Saturday, December 24, 2011

New spying claim against Julian Assange

I believe this story is of historic importance insofar as the media is not an impassive observer of the Assange/Wikileaks/Manning case. The story is blocked by Murdoch paywalls but I am making it available on my blog.

(BTW you can easily avoid the Murdoch Australian paywall by googling the headline and then clicking on the result).
New spying claim against Julian Assange

by: Catherine Philp
From: The Times
December 24, 2011 8:24PM

JULIAN Assange, the founder of WikiLeaks, could face espionage charges in the United States.

The development comes after prosecutors revealed evidence of his apparent role in the theft of secret military documents.

Lawyers in the Bradley Manning case have produced logs of online chats that claim to show Mr Assange coaching the young private on how to break passwords to gain access to military computer networks anonymously.

The logs are the first evidence that the US Government has revealed alleging that Mr Assange played an active role in helping Private Manning to remove and transmit classified files from a top-secret facility in Iraq, laying him open to criminal charges in the US.

The US Justice Department opened a joint investigation with the Pentagon last year into possible criminal proceedings against Mr Assange and a federal grand jury is hearing evidence in closed court to determine what, if any charges, could be brought.

Mr Assange, 40, has denied direct contact with Private Manning and refused to comment on whether he was the source of the leak. Legal experts have argued that the Government would struggle to prosecute Mr Assange for espionage if he was only a passive recipient of information.

Lawyers for Mr Assange said they believed that the evidence produced in the military court on Thursday would form the basis of the Government's case. Jennifer Robinson, a lawyer for Mr Assange, said that the evidence "gives us a very clear indication that the US Government intends to prosecute Julian Assange and potentially others associated with WikiLeaks".

Experts said the most obvious charge stemming from the logs was conspiracy to commit espionage.Private Manning, 24, has been charged with the same offence, along with 21 others, including conspiracy to aid the enemy, which carries the death penalty, although prosecutors say they are seeking only a life sentence.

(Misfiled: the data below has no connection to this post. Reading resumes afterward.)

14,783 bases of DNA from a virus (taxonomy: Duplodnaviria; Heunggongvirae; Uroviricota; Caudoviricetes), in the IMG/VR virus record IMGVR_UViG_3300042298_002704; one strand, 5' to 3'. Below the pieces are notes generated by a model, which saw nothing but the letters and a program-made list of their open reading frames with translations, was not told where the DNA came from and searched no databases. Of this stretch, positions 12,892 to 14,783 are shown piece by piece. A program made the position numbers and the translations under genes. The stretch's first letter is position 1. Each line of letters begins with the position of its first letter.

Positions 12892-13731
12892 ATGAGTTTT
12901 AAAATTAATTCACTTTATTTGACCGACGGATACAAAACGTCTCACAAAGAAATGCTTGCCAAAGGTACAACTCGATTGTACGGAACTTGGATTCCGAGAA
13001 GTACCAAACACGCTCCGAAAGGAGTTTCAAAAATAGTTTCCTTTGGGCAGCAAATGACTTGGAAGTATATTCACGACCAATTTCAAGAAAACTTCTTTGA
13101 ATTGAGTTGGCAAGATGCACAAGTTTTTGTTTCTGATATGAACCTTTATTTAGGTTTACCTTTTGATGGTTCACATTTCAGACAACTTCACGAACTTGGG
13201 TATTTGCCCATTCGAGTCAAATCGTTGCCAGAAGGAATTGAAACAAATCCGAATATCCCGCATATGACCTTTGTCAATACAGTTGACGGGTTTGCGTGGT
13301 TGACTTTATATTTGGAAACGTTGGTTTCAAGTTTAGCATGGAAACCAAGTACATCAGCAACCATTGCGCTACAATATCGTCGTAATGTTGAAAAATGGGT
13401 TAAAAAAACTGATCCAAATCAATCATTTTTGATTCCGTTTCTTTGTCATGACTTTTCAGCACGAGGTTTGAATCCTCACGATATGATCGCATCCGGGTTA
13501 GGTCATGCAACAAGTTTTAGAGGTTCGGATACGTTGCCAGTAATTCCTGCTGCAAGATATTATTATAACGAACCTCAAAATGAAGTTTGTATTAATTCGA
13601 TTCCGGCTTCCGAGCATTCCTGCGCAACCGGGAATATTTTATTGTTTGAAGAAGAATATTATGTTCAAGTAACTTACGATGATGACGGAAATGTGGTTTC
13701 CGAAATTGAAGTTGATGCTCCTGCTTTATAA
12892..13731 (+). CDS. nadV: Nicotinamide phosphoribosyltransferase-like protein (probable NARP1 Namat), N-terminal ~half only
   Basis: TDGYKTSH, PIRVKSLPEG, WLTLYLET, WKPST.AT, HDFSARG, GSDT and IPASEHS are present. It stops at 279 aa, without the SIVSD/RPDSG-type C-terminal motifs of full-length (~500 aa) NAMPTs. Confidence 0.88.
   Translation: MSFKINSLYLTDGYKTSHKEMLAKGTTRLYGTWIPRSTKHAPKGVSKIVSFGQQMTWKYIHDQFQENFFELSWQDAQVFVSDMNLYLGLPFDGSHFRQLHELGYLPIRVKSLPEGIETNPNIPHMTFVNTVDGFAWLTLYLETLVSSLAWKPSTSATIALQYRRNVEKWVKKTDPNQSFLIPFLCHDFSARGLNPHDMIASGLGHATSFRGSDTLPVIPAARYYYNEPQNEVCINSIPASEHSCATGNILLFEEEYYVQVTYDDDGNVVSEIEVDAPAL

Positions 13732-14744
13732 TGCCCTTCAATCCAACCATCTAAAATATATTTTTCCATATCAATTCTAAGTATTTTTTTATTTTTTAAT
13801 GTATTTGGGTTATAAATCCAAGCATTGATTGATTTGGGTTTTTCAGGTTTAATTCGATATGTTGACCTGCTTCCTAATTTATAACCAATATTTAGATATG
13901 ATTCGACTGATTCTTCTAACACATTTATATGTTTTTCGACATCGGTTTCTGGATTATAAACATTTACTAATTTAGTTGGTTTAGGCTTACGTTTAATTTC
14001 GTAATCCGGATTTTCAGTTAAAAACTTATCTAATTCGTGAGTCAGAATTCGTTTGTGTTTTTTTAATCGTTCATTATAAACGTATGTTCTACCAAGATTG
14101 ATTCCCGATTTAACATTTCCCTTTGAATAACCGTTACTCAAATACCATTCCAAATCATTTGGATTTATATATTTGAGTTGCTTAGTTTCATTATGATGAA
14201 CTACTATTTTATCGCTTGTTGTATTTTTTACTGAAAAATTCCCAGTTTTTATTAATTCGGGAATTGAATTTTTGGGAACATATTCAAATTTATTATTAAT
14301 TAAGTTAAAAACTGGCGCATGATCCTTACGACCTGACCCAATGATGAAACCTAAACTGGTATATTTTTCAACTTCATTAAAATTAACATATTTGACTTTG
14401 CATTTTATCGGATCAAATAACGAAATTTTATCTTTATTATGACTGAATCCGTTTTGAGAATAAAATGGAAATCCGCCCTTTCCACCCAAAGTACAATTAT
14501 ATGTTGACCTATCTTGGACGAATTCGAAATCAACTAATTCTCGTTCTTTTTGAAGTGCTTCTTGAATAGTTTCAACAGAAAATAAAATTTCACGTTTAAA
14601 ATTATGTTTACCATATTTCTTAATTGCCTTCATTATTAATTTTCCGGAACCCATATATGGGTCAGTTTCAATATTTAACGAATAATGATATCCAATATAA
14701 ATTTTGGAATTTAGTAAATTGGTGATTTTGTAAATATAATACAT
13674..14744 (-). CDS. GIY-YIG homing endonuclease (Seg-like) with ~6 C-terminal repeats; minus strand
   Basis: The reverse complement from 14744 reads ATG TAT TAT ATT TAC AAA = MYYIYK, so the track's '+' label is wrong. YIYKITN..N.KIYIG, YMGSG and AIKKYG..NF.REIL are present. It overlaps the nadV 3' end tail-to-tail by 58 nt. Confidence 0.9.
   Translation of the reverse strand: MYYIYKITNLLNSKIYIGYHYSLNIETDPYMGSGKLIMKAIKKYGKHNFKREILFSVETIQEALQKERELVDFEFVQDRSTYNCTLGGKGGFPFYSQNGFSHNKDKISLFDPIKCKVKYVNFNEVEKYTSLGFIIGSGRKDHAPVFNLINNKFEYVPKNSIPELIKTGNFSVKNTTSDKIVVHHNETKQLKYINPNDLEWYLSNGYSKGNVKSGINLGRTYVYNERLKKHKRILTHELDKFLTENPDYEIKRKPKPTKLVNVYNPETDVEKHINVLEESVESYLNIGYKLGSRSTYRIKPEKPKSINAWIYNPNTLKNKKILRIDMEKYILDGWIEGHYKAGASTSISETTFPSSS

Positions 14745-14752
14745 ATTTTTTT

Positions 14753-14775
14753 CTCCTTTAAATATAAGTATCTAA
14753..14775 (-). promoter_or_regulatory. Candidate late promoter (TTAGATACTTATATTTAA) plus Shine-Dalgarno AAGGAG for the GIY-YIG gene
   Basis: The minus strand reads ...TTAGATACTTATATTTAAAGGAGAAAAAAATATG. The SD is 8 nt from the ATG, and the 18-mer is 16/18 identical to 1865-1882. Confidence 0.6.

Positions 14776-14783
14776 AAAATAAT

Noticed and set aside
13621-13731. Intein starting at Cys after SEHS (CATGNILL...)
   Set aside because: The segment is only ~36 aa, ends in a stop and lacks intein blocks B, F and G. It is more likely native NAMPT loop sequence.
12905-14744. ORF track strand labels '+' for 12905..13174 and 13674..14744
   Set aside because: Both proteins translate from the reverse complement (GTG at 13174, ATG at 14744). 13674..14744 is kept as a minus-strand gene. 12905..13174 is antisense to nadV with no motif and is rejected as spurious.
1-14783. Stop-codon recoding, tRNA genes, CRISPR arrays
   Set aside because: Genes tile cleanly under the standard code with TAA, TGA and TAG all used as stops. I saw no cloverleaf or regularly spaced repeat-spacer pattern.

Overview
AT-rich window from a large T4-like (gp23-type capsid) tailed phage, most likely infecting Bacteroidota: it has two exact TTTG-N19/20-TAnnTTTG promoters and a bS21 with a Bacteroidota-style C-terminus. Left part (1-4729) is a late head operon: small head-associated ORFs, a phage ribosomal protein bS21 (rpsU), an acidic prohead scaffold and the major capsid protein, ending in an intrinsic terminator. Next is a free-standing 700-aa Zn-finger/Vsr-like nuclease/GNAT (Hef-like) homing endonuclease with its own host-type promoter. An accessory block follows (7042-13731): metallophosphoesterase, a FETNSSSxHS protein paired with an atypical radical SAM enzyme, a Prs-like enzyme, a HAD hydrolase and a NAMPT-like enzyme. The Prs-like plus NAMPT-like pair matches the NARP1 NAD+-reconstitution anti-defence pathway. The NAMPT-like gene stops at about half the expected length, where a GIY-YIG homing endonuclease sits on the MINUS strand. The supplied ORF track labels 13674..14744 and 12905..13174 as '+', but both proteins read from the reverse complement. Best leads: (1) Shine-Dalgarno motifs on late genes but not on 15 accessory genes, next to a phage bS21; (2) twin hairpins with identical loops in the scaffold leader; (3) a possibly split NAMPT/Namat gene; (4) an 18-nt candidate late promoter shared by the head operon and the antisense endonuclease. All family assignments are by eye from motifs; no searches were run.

Military prosecutors presented evidence last week that Private Manning had uploaded more than 700,000 stolen documents to WikiLeaks but saved the revelations of Mr Assange's involvement until closing arguments.

The 60-minute presentation included snippets of 15 pages of online chats between "Nobody", one of Manning's online aliases, and "Nathaniel Frank", which prosecutors say they can prove was an alias for Mr Assange.

One chat log from March 8, 2010, purports to show Private Manning and Mr Assange in live conversation as Private Manning uploaded documents about Guantanamo Bay detainees:Nobody: Anyway I'm throwing everything I got on JTF-GTMO at you now ... should take a while to get up though.Nathaniel Frank: OK, great.Nobody: Uploaded about 36 pct.Nathaniel Frank: ETA?Nobody: 11-12 hours, guessing since it's been going 6 already.In another chat, Manning asked for help in cracking the password on his classified computer so that he could log in anonymously. He asked "Frank" if he had experience cracking such "hash" codes. "Frank" replied yes, they had "rainbow tables" for doing that.

Even Private Manning's lawyers appear to have been stunned by the scale of the evidence against him. Their case this week focused on his confused state of mind and weak security at his workplace. David Coombs, his lawyer, urged prosecutors to drop the most serious charge of aiding the enemy.

One of Mr Assange's supporters, Daniel Ellsberg, warned that this plea might be a tactic to strike a deal for Private Manning to testify against Mr Assange.

"What the defence lawyer suggested is to get a plea bargain that would incriminate Assange," he said. Vaughan Smith, the journalist who until last week was putting the WikiLeaks founder up at his Suffolk home, said that the prosecutors must first prove that Assange was the collaborator behind the transcripts.

"There has never been, in any of my dealings with Julian, any suggestion he had any form of contact with this man," he said.

Mr Assange is on bail pending an appeal against extradition to Sweden, where he faces sex crime allegations.

The Times

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